Lawrence and Penny Higgins were told last year that they could no longer use their well water to drink, cook or give to their backyard hens and other animals because it was contaminated by industrial pollutants known as forever chemicals.

The Fairfield couple had a new water filtration system installed by the Maine Department of Environmental Protection and asked state officials to also check the eggs of their backyard hens to see if they were safe to eat. Sure enough, the results showed that the eggs also had unhealthy levels of PFAS chemicals, which are used in an array of products, from nonstick pans to firefighting foam.

“I was shocked,” said Lawrence Higgins, 68.

The discovery of the chemicals in chicken eggs adds to the growing list of contaminated food or drink items in the Fairfield area: PFAS had already been found in milk from local dairy cows, in well water and in deer meat.

And the finding comes as state officials have identified 33 other Maine communities considered most likely to also have PFAS-contaminated sites similar to the one in Fairfield.

The state already has begun to test for the chemicals in some of the communities, which include Westbrook, Windham, Gorham, Auburn and Skowhegan. Specific testing sites in each community have not been identified, except that they are farm fields where sewage sludge was spread and are within a half-mile of homes.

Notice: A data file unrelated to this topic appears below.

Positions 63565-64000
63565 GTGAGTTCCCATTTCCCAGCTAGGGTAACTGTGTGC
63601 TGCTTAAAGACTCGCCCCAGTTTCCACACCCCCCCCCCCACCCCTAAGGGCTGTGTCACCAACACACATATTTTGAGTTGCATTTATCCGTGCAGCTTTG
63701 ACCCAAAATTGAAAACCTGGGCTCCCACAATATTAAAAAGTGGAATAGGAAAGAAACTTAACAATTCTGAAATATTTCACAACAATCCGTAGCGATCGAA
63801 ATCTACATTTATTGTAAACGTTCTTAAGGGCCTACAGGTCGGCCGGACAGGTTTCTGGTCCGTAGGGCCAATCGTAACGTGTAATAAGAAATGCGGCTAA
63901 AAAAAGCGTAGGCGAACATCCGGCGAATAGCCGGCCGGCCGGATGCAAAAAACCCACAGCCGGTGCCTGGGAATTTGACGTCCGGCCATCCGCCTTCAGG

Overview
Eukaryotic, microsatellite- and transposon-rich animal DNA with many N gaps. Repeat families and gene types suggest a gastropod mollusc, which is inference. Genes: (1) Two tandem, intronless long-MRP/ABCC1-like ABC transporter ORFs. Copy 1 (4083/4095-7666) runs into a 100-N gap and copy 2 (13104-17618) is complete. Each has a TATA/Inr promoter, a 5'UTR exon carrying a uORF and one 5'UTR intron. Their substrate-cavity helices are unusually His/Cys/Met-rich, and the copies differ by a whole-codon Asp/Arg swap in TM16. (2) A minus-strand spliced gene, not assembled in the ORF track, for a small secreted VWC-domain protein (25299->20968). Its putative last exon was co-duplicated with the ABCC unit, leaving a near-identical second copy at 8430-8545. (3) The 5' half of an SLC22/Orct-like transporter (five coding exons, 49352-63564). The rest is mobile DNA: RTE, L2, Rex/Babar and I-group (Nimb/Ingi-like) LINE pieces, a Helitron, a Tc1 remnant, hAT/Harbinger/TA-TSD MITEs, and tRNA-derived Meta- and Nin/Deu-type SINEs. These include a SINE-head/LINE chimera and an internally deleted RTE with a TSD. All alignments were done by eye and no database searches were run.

The backyard chickens had been drinking the same contaminated well water as the Higginses. But follow-up testing indicated that was not the only way the chemicals can get into eggs.

Though chickens that were given filtered water and confined to a coop were later found to have significantly lower levels of PFAS, making the eggs safe to eat, the eggs from a flock of free-range birds continued to show high levels, pointing to a secondary source of contamination, Higgins and state officials said.

“Now they’re concerned about our soil,” Higgins said. “They took some soil and vegetables out of our garden and they’re testing those as well.”

The testing is one example of the state’s growing effort to understand how these chemicals work their way through the ecosystem and into the human body, where they can cause a variety of health problems, including cancer.


Per- and poly-fluoroalkyl substances, or PFAS, have been used for decades in a vast array of consumer goods, including nonstick cookware, stain-resistant carpeting and fabrics, waterproof clothing, and grease-resistant food packaging.


The properties that make PFAS so useful in those high-tech products also mean the chemicals do not readily break down in the environment or the body, leading to the nickname forever chemicals.